one-paragraph clause that was slipped into legislation that will
hold the U.S. government liable for billions of dollars in damage
claims because federal regulators nixed certain accounting
practices. As is typical with special-interest measures, there
were no hearings or estimates of the cost before the clause
mysteriously showed up in the Omnibus Consolidated and Emergency
Supplemental Appropriations Act of 1998. Among the potential
beneficiaries: billionaires Ron Perelman and the Pritzker and
Bass families. The losers: all other taxpayers, who will have to
pick up the tab.
The future promises much more of the same. In this presidential
election year, companies and industries that hope for special
treatment in the new decade are busy making their political
contributions and their connections. Examples:
A LONGER LIFE FOR GOLDEN DRUGS Major pharmaceutical companies
will seek legislation to extend the patent life on their most
valuable drugs. In the past, such giveaways were often inserted
into unrelated legislation and covered a single drug or two. But
this year, watch for heavy lobbying for the granddaddy of all
patent extenders. It would protect pharmaceutical company sales
of $3 billion annually and add years to the profitable life of at
least seven expensive drugs, such as Schering-Plough's Claritin
for allergies and Eulexin for prostate cancer, SmithKline
Beecham's Relafen for arthritis and G.D. Searle's Daypro for
arthritis. The big losers: patients, especially senior citizens
on fixed incomes, who must buy expensive prescription drugs
instead of cheaper generic versions. Estimates of the added cost
run from $1 billion to $11 billion over the next decade.
CARS WITH A CHECKERED PAST The National Automobile Dealers
Association is pushing for a federal law regulating the sale of
rebuilt wrecked cars. Like a lot of special-interest
legislation, the National Salvage Motor Vehicle Consumer
Protection Act, as it's called, sounds good. No one is likely to
argue with its call for federal standards to govern the sale of
"nonrepairable and rebuilt vehicles." But look closely. The fine
print actually provides minimal standards, gives states the
option of ignoring these, applies to only half the cars on the
road and keeps secret the history of near totaled vehicles.
Sponsored by majority leader Lott, the bill has cleared the
Senate Commerce Committee, whose chairman, presidential
candidate John McCain, is a co-sponsor. Losers: consumers who
unknowingly buy rebuilt wrecks at inflated prices.
Both the recipients of campaign contributions and the givers
insist that no public official is for sale, that no favors are
granted in exchange for cash. Few people believe that; U.S.
Supreme Court Justice David Souter summed up the prevailing
public attitude during arguments in a case that led the Justices
last week to uphold the current $1,000 limit on individual
campaign contributions. (Donations to parties are still
unlimited.) Said Souter:
"I think most people assume--I do, certainly--that someone making
an extraordinarily large contribution is going to get some kind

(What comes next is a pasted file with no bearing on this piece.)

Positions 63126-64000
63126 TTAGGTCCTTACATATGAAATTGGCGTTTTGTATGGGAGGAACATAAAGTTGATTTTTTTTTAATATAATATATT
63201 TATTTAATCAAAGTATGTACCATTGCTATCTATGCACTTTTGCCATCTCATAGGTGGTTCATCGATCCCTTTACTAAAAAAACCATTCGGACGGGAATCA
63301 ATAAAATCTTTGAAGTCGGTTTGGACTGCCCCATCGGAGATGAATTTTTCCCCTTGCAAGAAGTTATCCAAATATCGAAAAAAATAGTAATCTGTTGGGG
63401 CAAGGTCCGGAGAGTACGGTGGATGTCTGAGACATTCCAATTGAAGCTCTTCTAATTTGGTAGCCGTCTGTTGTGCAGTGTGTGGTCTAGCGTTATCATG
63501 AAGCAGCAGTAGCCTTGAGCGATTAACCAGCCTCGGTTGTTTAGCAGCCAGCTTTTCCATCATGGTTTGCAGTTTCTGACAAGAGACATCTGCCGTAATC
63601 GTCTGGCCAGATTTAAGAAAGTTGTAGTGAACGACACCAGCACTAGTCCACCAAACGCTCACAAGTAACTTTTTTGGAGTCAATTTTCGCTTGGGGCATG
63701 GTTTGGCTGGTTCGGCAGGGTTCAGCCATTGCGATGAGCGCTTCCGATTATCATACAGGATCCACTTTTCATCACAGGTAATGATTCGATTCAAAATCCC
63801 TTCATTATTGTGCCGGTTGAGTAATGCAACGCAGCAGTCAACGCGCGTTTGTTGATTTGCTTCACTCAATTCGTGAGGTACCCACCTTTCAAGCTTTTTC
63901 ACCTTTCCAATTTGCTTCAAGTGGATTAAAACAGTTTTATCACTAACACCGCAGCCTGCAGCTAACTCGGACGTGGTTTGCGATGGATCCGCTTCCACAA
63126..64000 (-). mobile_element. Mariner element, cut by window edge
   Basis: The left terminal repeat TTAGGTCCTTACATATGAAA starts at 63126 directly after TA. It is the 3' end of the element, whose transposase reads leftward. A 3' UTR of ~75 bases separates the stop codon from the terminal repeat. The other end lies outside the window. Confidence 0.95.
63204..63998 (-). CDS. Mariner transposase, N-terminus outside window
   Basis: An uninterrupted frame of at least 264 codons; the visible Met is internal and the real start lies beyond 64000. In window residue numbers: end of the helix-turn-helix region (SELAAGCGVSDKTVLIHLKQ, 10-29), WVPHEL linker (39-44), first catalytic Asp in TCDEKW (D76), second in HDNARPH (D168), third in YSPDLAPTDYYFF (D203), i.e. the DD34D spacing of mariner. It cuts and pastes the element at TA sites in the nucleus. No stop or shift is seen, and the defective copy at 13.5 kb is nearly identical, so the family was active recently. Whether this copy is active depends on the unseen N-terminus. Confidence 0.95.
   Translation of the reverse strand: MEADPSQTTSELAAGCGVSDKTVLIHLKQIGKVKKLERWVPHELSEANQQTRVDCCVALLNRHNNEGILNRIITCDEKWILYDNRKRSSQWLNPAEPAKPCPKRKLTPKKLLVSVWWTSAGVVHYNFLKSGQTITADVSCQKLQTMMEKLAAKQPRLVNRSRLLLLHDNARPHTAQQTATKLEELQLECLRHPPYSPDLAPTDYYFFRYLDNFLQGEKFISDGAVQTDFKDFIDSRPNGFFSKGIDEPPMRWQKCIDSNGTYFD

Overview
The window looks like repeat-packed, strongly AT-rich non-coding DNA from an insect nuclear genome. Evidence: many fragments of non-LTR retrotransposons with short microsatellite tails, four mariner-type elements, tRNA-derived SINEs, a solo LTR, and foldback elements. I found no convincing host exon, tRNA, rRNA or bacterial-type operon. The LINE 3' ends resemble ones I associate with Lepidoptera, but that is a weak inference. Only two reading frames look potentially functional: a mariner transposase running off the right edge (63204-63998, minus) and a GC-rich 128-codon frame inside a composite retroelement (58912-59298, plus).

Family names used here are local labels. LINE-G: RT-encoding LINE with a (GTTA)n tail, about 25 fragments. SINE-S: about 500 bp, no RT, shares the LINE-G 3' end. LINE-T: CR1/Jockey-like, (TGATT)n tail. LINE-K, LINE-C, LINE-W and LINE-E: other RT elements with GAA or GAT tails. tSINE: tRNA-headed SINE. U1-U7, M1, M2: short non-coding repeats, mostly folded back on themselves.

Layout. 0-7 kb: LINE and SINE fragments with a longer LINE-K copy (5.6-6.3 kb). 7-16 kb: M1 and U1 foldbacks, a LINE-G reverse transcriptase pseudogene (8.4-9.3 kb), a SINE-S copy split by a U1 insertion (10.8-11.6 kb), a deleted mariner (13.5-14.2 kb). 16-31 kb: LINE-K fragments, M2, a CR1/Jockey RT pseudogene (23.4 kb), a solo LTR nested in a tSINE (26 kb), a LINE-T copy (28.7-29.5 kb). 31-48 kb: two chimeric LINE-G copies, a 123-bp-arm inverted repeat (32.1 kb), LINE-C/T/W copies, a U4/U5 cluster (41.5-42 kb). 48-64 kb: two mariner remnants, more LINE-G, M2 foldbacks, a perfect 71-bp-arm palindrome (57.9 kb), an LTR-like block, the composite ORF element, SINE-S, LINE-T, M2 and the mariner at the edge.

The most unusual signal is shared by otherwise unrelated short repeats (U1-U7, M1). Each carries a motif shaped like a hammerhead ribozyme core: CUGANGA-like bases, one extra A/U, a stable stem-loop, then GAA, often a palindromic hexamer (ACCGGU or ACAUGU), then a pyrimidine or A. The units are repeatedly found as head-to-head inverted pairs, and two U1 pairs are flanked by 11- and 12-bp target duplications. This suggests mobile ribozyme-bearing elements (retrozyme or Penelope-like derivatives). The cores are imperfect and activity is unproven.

of an extraordinary return for it. I think that is a pervasive
assumption. And...there is certainly an appearance of, call it an
attenuated corruption, if you will, that large contributors are
simply going to get better service, whatever that service may be,
from a politician than the average contributor, let alone no
Campaign-finance reform has emerged as an issue during the
budding presidential race. Three of the four leading candidates
are for it; one is against. McCain has made limiting campaign
contributions his defining issue, although the Arizona Republican
has accepted contributions from corporations seeking favors from
his Commerce committee. Bill Bradley has also spoken out for
reform, calling for public financing of elections. Vice President
Gore, although involved in the Clinton Administration's 1996
fund-raising scandals, also advocates publicly funded campaigns.
Only Texas Governor George W. Bush favors the status quo.
Just how obsessed with raking in cash are the 535 members of
A veteran Washington lawyer who once served an apprenticeship
with a prominent U.S. Senator relates a telling experience. The
lawyer, who represents an agency of a state government, visited
the home office of a Congressman in that state to discuss a
national issue affecting the agency and, indirectly, the
Congressman's constituents. After an effusive greeting, the
Congressman's next words were brief and to the point:
"How much money can you contribute?"
The stunned lawyer explained that he represented a state agency
and that state governments do not contribute to political
candidates. As if in response to hearing some programmed words
that altered his brain circuitry, the Congressman changed his
tone and demeanor instantly. Suddenly, he had more pressing
obligations. He would be unable to meet with the lawyer. Rather,
he said, an aide would listen to whatever it was the lawyer had
Of course, those who give money to political candidates or their
parties don't necessarily get everything they seek. Often the
reason is that their opponents are just as well connected. But
they do get access--to the Representative or Senator, the White
House aide or Executive Branch official--to make their case.
Try it yourself. You won't get it.
Bits and pieces of the story of those who give the money and what
they get in return have been told, here and elsewhere. But who
gets hurt--the citizens and businesses that do not play the
game--remains an untold story.
Over the next nine months, continuing until the presidential
election in November, TIME will publish periodic reports
examining the anonymous victims of big money and politics.